#36
This is a case of synecdoche. The pumpkin subset (i.e. those things that are really pumpkins) is far commoner than all the other subsets of the squash family and therefore the whole set of squashes and any member of the squash family may be referred to as "a pumpkin."

Therefore the word 'pumpkin' has two meanings* - (i) a real pumpkin - i.e. the large orange gourd that is carved for Halloween and (ii) more or less any squash.

You will see from the many posts above that meaning (ii) is obviously a meaning that seems to be unusual to the majority of people here. The people here, from both sides of the Atlantic, are well-read and well-informed. I therefore suggest that you follow their practice avoid meaning (ii) and use squash as the term for the family of gourds and pumpkin for the pie ingredient and the large orange gourd popular at Halloween.



* there are other meaning but they do not concern this discussion.
 

Myridon

Senior Member
English - US
#37
Let's try this again...
From SOED and even infamous Wiki I got the idea that dog is a more technical term (hunting/working) dogs, used by dog-shows and by biologists to name animals, and that chihuahua was a more common, ordinary-people term and is used less frequently in the names of the animals.
But according to taxonomy they are equivalent as they refer to all species in the genus http://en.wikipedia.org/wiki/Canis.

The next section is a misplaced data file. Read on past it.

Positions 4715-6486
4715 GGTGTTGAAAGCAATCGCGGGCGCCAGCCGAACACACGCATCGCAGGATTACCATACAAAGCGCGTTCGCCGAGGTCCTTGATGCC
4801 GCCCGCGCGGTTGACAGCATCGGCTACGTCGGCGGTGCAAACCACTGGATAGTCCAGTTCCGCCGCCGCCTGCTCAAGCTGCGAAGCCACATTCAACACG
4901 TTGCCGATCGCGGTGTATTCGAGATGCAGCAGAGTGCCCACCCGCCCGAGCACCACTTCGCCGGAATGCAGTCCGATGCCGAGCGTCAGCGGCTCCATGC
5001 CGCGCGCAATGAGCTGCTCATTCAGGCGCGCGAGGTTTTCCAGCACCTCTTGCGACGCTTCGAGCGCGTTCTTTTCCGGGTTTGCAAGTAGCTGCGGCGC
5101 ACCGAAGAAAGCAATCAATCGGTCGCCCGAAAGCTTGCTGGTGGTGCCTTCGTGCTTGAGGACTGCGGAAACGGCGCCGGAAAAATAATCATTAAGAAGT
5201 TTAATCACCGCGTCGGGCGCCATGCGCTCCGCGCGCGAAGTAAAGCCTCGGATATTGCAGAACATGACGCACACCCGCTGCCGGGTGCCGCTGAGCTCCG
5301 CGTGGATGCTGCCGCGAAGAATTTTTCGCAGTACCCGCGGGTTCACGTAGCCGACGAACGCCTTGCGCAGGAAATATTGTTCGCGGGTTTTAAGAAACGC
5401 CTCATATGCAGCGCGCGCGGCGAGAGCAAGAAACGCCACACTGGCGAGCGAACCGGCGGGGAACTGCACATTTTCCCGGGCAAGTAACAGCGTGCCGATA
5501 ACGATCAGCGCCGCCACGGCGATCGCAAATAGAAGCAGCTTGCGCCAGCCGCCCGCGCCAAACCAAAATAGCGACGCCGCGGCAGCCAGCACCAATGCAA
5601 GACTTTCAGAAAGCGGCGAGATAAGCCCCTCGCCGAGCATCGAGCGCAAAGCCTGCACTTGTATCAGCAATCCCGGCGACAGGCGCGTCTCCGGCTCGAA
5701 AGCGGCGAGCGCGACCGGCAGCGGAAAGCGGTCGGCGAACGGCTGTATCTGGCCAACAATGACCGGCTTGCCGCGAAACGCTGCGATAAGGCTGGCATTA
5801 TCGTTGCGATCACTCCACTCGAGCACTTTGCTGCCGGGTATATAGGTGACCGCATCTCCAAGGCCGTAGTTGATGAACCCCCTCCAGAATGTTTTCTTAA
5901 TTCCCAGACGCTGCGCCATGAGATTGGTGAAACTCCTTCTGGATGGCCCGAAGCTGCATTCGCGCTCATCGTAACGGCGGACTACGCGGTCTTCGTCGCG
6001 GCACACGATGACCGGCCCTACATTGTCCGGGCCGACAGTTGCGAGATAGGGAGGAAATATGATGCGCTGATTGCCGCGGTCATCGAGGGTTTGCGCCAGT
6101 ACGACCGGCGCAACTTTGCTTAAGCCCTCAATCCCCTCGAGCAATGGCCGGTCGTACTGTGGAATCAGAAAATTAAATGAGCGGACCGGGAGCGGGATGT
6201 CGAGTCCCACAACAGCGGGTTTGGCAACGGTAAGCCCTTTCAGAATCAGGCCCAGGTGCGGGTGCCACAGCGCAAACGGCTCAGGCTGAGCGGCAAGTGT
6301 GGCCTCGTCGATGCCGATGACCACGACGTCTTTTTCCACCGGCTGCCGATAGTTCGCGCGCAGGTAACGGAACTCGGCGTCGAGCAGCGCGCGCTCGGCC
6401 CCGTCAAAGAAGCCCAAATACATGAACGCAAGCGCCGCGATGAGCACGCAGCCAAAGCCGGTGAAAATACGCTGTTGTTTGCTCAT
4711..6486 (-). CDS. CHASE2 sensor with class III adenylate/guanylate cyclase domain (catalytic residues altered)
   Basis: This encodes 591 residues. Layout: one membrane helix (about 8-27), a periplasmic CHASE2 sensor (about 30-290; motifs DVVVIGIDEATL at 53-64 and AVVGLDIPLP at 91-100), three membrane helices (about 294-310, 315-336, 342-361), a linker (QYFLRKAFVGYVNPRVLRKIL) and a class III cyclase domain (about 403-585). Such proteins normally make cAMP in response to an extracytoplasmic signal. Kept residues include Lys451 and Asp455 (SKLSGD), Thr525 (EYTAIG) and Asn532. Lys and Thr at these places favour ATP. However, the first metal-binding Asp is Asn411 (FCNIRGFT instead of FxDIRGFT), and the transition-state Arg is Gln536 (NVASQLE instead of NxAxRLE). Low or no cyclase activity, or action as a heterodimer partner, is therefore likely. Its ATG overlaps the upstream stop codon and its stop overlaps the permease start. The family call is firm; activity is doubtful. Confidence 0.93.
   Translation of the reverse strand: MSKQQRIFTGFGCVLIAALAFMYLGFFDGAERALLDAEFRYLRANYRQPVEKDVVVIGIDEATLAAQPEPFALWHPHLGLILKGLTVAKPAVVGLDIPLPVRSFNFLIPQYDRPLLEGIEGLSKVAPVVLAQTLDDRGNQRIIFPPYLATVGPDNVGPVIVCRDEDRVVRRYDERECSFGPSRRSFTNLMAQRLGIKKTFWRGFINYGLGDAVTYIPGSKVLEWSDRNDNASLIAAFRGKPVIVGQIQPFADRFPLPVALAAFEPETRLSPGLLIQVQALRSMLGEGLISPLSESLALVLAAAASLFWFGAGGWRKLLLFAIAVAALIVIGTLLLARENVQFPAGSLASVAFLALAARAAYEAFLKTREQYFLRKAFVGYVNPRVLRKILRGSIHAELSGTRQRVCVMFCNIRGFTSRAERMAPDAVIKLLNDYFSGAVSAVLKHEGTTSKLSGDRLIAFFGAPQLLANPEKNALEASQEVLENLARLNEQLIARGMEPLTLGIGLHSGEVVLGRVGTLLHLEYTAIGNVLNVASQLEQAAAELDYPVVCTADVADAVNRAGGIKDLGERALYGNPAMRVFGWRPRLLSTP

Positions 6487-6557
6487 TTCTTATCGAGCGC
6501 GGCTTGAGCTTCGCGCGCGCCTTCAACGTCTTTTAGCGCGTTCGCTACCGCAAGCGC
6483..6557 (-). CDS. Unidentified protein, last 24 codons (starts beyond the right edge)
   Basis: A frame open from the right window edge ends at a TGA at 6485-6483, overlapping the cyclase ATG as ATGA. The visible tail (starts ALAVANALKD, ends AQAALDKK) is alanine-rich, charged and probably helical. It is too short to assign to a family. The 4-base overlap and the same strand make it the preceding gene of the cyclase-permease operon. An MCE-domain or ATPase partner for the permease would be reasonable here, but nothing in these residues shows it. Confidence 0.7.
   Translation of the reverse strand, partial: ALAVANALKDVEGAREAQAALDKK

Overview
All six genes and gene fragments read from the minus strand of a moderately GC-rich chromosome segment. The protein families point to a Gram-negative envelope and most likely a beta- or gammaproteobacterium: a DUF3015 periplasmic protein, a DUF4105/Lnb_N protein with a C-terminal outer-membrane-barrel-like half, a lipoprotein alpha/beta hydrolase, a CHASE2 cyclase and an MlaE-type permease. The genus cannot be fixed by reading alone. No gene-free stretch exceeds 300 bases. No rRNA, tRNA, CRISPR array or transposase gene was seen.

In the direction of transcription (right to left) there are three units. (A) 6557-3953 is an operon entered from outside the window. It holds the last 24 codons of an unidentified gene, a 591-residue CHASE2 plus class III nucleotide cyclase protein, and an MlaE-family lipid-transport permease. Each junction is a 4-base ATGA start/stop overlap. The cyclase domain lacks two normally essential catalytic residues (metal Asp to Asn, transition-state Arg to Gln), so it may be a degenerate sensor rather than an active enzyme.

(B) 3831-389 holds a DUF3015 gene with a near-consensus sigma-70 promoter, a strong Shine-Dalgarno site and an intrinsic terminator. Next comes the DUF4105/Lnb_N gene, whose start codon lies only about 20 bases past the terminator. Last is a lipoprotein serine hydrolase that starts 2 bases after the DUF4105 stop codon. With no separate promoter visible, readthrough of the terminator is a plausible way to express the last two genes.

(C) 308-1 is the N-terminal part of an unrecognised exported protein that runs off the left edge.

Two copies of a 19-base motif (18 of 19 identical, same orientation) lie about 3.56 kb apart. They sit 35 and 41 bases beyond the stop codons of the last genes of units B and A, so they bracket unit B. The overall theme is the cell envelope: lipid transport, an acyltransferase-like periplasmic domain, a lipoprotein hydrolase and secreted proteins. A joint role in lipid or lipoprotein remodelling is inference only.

Does that seem reasonable to you? Do you think wolves, jackals, coyotes, and all breeds of dogs are equivalent?
 
spanish
#38
I therefore suggest that you follow their practice avoid meaning (ii) and use squash as the term for the family of gourds and pumpkin for the pie ingredient.
Thanks, Paul, of course in practice I do that, and I confessed I learned only researching for this post that zucchini (Cucurbita pepo) is just a squash (or pumpkin).

Nobody in the U.s. would know you were talking about a pumpkin if you said 'squash."
What about UK, would anybody know that squash is pumpkin?
 
spanish
#39
... Do you think wolves, jackals, coyotes, and all breeds of dogs are equivalent?
I you quote me , you should quote me right:
Canis is a genus (like Cucurbita = squash= pumpkin) and dog a species Canls Lupus (familiaris ssp.) (like Cucurbita Pepo = zucchini). If you want to make a comparison then I think all breeds of dog is a canis
 

PaulQ

Senior Member
English - England
#40
:D They would probably know that a pumpkin is a type of squash, but not that squash is a [type of] pumpkin (because that is wrong.)

My aunt used to grow gourds at one time for their decorative appearance, and she referred (correctly) to all squashes as 'gourds'.

I suggest you do a small experiment. In Google Images, type in "Pumpkin" and see how many things are shown that are not of the large, orange/yellow, roughly spherical type of gourd used at Halloween.